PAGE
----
Understanding users’ perspectives on mobile apps for anxiety management

Andreas Balaskas, SM Schueller, Anna Cox, G Doherty
in Frontiers in Digital Health, Journal article

Abstract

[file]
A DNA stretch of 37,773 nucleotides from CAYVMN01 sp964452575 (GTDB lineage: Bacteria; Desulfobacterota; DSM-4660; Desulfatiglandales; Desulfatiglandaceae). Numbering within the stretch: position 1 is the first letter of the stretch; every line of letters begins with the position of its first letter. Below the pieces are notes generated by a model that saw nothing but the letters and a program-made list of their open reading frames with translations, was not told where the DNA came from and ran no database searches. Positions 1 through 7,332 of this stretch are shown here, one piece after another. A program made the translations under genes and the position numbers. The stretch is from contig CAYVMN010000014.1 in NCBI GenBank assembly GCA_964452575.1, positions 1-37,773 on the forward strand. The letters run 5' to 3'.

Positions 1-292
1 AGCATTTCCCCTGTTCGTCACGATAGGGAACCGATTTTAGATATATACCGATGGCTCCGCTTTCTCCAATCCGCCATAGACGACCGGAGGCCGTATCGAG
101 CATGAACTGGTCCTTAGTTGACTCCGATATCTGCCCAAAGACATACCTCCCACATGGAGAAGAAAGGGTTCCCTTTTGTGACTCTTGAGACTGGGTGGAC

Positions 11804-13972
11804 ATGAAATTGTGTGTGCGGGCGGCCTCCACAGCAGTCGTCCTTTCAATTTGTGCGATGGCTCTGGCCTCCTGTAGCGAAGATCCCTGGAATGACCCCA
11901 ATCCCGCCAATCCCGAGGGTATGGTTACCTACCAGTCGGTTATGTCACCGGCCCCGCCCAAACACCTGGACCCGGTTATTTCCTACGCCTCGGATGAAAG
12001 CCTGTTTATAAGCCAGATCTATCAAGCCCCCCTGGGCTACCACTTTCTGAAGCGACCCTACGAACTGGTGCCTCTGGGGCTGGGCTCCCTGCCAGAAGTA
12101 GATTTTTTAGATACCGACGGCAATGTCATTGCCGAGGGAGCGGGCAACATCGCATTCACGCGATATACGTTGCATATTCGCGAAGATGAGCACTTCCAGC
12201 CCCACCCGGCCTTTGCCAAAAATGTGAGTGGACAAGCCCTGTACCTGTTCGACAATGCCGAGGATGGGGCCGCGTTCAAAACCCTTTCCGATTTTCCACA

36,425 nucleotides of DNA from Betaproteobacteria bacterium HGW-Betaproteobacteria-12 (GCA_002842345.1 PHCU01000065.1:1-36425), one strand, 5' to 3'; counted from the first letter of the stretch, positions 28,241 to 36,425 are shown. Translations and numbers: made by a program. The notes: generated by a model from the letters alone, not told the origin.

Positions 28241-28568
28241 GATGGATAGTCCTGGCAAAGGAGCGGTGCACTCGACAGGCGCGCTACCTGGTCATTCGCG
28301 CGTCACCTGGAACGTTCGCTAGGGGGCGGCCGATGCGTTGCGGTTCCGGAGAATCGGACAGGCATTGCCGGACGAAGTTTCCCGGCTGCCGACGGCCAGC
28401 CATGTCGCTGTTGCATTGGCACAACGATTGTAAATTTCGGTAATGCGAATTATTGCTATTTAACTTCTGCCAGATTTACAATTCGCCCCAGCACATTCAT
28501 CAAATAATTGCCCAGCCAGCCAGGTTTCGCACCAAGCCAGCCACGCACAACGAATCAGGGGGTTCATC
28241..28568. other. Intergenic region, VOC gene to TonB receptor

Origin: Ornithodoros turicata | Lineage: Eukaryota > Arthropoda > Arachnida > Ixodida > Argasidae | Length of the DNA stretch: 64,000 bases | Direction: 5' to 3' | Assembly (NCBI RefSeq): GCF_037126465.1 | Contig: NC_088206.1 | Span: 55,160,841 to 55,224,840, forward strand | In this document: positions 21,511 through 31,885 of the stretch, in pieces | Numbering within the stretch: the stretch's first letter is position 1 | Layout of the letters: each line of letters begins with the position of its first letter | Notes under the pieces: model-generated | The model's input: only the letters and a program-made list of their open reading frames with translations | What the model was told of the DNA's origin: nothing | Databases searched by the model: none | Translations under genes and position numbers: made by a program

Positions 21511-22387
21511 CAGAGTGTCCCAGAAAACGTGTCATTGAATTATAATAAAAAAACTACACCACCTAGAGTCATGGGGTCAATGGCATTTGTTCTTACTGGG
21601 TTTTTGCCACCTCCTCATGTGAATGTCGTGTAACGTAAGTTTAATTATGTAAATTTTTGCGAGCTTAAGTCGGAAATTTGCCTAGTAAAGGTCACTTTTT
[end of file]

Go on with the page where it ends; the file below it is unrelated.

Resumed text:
Anxiety disorders are the most common type of mental health problem. The potential of apps to improve mental health has led to an increase in the number of anxiety apps available. Even though anxiety apps hold the potential to enhance mental health care for individuals, there is relatively little knowledge concerning users' perspectives. This mixed-methods study aims to understand the nature of user burden and engagement with mental health apps (MHapps) targeting anxiety management, in order to identify ways to improve the design of these apps. Users' perspectives on these apps were gathered by analyzing 600 reviews from 5 apps on the app stores (Study 1), and conducting 15 interviews with app users (Study 2). The results shed light on several barriers to adoption and sustained use. Users appreciate apps that offer content variation, customizability, and good interface design, and often requested an enhanced, personalized experience to improve engagement. We propose addressing the specific app quality issues identified through human-centered design, more personalized content delivery, and by improving features for social and therapeutic support.